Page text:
Return to the House Plants Forum | Post a Follow-Up

water retentive soil question! aka hello al and josh! lol

Posted by pinkgnome412 6 (My Page) on
Wed, Apr 23, 14 at 18:37

Before anyone yells at me, yes, I have read Tapla's absolutely wonderful explanation of soil and drainage and water retentiveness and how it affects roots. In fact I've probably read it 48 times and have switched most of my older plants over to the 5-1-1. They're all responding beautifully and I will have some awesome before and after pictures to share soon. So I do believe I have a grasp on this concept.

My question is basically concerning water retentive soil versus "standing in water." I understand the perched water level, but that's different from "standing in water," right?

For example, I recently received and purchased some new plants in what looks to be some peaty, perlite, and potting soil mix. It took literally a week to dry out. Does that have a similar effect on roots as "standing in water"? Will it rot them or at the very least, slow down the growth?
I'd love another excellent explanation for this!! I'm trying to make sure I understand before I go crazy repotting everything.

Oh, and if you're interested, the new plants are baby spider plants (these were gifts), a drenched Easter cactus saved from Walmart, and a wandering Jew from a greenhouse in a nursery. I also have a huge Thanksgiving Cactus I purchased back in December that must be in a peat mix because the top of the soil is hard as a rock, but the thing is putting on all kinds of new growth so I'm not sure if I should bother it since it appears healthy.

Thank you!!! I hope this question can help others as well!!

Follow-Up Postings:

RE: water retentive soil question! aka hello al and josh! lol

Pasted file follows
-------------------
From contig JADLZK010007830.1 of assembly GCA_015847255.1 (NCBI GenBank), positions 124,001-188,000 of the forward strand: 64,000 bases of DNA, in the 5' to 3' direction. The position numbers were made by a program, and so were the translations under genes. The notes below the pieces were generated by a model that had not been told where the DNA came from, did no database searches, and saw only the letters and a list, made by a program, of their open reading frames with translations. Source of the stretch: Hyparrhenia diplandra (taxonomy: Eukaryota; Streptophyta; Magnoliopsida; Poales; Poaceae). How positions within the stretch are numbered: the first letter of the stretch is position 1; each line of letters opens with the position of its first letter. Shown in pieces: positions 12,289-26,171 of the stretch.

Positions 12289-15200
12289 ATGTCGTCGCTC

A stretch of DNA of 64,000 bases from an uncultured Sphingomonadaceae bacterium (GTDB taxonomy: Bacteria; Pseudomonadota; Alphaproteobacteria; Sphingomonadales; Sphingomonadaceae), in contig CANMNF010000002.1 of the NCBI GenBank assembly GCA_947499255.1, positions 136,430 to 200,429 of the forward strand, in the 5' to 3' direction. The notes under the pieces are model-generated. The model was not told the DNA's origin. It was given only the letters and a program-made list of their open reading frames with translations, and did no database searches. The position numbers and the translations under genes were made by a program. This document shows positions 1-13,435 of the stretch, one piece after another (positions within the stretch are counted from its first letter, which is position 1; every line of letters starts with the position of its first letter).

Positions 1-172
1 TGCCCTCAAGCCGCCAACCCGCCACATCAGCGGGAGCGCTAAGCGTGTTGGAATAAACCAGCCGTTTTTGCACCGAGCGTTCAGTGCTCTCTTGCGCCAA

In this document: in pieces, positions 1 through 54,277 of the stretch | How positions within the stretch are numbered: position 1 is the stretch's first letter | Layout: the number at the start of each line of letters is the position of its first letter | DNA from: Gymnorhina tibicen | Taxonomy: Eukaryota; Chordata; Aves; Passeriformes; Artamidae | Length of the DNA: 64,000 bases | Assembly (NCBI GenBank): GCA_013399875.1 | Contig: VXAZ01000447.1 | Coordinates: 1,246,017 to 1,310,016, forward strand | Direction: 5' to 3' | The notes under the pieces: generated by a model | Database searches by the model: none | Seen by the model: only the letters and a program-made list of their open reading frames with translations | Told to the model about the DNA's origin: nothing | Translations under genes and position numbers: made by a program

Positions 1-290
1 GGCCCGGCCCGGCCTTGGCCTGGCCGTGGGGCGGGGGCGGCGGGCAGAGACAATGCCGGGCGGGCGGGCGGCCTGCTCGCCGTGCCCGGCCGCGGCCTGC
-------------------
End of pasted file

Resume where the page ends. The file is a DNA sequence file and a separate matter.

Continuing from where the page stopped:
Yes, saturated potting mix will slow growth, even if the roots don't rot outright. As for the big Thanksgiving Cactus that needs a re-potting, I would re-pot from the middle of next month onwards. Begin softening that hard top soil a few days in advance, perhaps even soaking the entire root-ball in a container.


RE: water retentive soil question! aka hello al and josh! lol

  • Posted by tapla z5b-6a mid-MI (My Page) on
    Sun, Apr 27, 14 at 22:35

If it was a perfect world, you'd be able to keep your soils damp - only about as wet as s sponge that has been wrung out. Soils that have larger particles and hold all or most of the water they hold inside the particles that make up the soil instead of between the particles, are going to offer you a much better opportunity to provide your plants with what they need to grow as close to their genetic potential as possible. Growing is just soo much easier and productive when you don't have to battle your soil on a daily basis.


 o Post a Follow-Up

Please Note: Only registered members are able to post messages to this forum.

    If you are a member, please log in.

    If you aren't yet a member, join now!

Return to the House Plants Forum

Information about Posting

  • You must be logged in to post a message. Once you are logged in, a posting window will appear at the bottom of the messages. If you are not a member, please register for an account.
  • Please review our Rules of Play before posting.
  • Posting is a two-step process. Once you have composed your message, you will be taken to the preview page. You will then have a chance to review your post, make changes and upload photos.
  • After posting your message, you may need to refresh the forum page in order to see it.
  • Before posting copyrighted material, please read about Copyright and Fair Use.
  • We have a strict no-advertising policy!
  • If you would like to practice posting or uploading photos, please visit our Test forum.
  • If you need assistance, please Contact Us and we will be happy to help.

Learn more about in-text links on this page here